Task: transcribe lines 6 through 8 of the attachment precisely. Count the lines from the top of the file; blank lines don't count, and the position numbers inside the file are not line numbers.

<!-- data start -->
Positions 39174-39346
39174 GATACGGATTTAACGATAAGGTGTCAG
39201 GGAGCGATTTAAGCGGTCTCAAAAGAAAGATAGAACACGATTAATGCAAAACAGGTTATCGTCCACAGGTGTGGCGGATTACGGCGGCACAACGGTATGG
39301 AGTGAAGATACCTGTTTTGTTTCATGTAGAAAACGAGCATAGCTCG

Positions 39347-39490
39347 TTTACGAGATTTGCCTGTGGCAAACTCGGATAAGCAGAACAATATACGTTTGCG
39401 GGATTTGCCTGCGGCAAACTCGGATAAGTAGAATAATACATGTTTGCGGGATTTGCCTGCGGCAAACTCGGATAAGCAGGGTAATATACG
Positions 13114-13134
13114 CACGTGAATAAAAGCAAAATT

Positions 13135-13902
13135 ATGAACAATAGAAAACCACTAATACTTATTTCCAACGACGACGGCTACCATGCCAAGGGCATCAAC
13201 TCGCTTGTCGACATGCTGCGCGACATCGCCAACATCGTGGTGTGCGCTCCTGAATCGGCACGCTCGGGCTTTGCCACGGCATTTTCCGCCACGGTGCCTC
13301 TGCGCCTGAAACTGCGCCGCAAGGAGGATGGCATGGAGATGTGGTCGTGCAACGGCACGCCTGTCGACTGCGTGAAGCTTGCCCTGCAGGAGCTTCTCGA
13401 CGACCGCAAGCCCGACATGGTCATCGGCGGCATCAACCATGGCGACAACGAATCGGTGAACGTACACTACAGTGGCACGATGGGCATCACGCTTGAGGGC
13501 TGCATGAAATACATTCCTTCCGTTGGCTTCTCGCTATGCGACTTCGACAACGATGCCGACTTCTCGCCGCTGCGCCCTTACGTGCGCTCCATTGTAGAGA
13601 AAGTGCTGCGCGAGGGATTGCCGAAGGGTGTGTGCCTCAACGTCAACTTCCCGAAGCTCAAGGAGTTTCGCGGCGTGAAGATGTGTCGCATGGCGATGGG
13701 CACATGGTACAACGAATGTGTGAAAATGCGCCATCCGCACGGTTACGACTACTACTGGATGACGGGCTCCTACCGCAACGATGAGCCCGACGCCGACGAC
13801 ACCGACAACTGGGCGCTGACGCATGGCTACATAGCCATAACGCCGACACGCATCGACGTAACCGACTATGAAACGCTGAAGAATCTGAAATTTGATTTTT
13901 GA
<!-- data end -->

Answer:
39347 TTTACGAGATTTGCCTGTGGCAAACTCGGATAAGCAGAACAATATACGTTTGCG
39401 GGATTTGCCTGCGGCAAACTCGGATAAGTAGAATAATACATGTTTGCGGGATTTGCCTGCGGCAAACTCGGATAAGCAGGGTAATATACG
Positions 13114-13134